At Proenza Schouler, Tough Questions and Clarity

For Spring/Summer ‘24, Proenza Schouler founders and self-described “art school kids” Jack McCollough and Lazaro Hernandez posed big questions of commercial viability to runway show attendees, who were in turn treated to a collection exuding clarity of vision and creative identity.

Jack McCollough adjusts the order of looks to run at the Spring/Summer ‘24 show. Credit (all images): Proenza Schouler.

Runway Redux asks designers to reflect on a new collection; Surface reports from behind the scenes last week at New York Fashion Week.

Which look is your favorite?

JM: The suiting in the beginning is indicative of who our woman is, in a lot of ways. 

LH: And the woman in it, it was Weyes Blood who opened the show and. She did the music for the whole show—, it was her composition. She’s an amazing performer, artist, just incredible. For us she represents the woman.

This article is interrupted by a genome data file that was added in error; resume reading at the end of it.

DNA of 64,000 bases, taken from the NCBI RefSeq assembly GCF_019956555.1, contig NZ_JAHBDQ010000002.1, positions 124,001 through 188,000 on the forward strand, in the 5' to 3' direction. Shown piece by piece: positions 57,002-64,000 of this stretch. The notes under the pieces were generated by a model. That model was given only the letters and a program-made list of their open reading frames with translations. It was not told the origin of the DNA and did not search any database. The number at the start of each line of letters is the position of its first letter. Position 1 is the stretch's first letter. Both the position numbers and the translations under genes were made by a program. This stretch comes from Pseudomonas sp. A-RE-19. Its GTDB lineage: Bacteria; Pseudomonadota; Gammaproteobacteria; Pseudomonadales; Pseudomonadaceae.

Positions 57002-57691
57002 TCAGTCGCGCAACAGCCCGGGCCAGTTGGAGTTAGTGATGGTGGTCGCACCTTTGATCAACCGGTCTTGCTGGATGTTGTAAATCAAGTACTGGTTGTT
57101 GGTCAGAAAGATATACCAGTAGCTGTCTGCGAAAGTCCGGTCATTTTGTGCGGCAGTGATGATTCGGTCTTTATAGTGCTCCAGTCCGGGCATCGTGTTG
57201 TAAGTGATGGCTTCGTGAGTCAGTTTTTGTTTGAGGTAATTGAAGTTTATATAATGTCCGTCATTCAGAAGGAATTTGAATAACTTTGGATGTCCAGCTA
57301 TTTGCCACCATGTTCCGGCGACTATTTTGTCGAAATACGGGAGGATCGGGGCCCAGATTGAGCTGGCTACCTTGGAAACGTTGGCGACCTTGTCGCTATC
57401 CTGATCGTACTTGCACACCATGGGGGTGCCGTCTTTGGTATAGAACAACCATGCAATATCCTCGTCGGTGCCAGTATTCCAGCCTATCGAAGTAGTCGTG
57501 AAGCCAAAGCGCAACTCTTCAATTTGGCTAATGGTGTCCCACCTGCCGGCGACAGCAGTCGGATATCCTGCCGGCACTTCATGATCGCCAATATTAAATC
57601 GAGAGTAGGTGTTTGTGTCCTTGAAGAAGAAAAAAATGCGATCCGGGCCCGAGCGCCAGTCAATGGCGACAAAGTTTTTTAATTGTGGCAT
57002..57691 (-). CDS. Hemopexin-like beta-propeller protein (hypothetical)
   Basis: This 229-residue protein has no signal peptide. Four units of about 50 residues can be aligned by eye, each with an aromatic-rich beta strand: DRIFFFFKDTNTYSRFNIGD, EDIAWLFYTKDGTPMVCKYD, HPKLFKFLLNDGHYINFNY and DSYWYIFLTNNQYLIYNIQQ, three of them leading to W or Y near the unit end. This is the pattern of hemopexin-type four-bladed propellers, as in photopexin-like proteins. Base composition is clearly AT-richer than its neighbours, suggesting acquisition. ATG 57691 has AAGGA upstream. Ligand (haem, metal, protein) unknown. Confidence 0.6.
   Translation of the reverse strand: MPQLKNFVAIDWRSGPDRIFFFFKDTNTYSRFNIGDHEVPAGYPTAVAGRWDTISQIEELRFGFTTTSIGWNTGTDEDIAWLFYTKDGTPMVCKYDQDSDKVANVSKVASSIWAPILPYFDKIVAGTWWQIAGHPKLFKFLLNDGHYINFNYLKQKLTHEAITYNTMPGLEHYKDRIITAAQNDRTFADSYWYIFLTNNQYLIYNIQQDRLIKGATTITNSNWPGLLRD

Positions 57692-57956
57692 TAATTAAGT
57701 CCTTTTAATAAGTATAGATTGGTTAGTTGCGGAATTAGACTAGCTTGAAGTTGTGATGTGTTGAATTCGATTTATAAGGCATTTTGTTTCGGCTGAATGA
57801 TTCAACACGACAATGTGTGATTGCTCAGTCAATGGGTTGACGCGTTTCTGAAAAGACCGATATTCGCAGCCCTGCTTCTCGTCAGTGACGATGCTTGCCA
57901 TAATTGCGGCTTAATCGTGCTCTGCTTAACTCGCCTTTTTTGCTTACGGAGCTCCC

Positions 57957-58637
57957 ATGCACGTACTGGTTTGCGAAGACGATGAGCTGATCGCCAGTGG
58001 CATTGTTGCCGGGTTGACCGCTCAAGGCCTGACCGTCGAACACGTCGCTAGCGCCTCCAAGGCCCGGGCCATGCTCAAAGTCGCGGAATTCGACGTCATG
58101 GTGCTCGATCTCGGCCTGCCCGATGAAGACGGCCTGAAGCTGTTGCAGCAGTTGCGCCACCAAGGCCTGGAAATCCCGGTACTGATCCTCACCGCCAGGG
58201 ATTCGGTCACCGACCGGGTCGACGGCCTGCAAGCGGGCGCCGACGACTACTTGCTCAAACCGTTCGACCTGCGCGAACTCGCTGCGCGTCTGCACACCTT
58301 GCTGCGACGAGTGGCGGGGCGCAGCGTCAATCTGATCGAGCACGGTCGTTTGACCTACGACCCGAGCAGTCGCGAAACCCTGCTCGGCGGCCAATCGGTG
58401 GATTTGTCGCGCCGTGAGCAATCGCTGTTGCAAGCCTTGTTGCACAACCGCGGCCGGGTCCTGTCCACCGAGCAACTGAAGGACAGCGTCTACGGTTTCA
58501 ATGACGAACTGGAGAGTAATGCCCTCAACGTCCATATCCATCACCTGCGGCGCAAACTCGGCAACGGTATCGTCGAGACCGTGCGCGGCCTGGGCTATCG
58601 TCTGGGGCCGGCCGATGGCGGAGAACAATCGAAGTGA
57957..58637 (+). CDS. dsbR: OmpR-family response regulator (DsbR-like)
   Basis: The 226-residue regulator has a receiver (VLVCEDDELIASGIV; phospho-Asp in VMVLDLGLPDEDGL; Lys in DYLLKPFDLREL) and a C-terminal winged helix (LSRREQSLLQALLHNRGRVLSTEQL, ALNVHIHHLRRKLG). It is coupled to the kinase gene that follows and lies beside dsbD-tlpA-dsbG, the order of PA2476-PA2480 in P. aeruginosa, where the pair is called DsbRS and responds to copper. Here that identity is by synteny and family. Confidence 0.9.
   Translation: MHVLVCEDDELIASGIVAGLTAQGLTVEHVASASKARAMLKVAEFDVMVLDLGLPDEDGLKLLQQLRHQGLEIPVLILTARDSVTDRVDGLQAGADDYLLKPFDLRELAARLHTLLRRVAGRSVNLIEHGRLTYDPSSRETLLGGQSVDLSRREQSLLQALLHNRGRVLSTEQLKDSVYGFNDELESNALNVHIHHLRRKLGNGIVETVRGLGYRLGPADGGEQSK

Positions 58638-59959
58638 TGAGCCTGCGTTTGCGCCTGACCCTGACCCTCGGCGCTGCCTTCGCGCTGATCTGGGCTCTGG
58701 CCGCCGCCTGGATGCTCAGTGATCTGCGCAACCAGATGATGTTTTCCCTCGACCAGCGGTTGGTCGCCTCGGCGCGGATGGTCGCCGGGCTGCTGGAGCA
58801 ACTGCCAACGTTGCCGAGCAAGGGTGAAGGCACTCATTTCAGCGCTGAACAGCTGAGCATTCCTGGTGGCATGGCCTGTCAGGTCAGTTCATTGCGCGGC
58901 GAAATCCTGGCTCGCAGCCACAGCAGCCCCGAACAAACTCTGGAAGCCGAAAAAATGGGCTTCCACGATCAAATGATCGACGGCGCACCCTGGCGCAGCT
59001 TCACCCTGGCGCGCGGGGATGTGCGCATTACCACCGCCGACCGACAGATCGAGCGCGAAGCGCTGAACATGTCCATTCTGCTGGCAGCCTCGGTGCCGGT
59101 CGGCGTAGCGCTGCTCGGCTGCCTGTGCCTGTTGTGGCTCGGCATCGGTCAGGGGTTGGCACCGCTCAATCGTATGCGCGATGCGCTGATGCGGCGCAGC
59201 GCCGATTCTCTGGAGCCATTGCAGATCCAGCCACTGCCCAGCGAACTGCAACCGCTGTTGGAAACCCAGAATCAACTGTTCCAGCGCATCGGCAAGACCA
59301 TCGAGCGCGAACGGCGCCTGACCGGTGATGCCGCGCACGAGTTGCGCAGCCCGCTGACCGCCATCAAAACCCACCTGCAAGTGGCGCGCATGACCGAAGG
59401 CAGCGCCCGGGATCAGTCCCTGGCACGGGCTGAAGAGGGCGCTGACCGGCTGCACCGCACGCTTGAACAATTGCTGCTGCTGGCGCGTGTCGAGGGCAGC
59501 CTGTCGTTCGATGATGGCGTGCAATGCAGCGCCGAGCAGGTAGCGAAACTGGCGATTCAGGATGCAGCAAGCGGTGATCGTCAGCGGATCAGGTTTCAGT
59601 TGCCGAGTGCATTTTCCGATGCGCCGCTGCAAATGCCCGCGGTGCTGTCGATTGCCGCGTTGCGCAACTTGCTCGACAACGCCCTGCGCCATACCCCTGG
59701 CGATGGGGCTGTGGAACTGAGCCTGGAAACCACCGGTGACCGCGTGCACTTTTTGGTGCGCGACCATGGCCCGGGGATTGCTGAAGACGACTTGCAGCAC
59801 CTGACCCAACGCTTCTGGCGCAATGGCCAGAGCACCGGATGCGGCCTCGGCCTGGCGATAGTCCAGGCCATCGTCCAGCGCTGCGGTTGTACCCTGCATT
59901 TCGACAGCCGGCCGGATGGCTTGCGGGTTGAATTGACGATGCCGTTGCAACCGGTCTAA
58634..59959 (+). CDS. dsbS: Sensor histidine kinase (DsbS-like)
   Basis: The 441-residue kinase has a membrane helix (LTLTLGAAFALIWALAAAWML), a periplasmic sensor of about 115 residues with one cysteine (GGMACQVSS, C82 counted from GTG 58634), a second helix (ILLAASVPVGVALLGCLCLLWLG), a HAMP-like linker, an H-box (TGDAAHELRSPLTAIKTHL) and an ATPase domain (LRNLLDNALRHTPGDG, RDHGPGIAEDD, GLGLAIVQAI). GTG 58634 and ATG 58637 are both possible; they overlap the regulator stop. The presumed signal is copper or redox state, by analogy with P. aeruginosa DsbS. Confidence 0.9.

Left: Weyes Blood opens the Proenza Schouler show. Right: Lazaro Hernandez adjusts a look during a fitting.

What was the inspiration?

LH: In a snapshot, it’s art and commerce. Where’s that line for us? We’re art school kids. We love soul, and the artistic spirit, integrity, and all those qualities in art. But somehow we have a business and we’re selling clothes. Where’s that line between art and commerce? That’s why we showed at Phillips

JM: This is the place where artists’ work comes to be judged and valued. What’s the commercial viability of a piece? All those things happen in this space, so we thought it was an interesting metaphor for what we do— not that we’re calling ourselves artists by any means. We’re designers. It’s different. But we’re creatives and we’re grappling, I think, with very similar issues that artists grappled with.

Attending any parties or events? 

JM: Hopefully not [laughs].

LH: We hope to not.

JM: We’re going to go see our friends tonight for a nice, big, fun dinner.

It’s not uncommon for New York designers to switch to showing in Paris, or stop showing at all. What keeps you at New York Fashion Week?

JM: It’s just natural for us. It’s our home. It’s where our team is, it’s where we started, it’s where our studio is. 

LH: What we do very much taps into a New York energy. Although we’re international, it does have a bit of a New York spirit that I think is essential.

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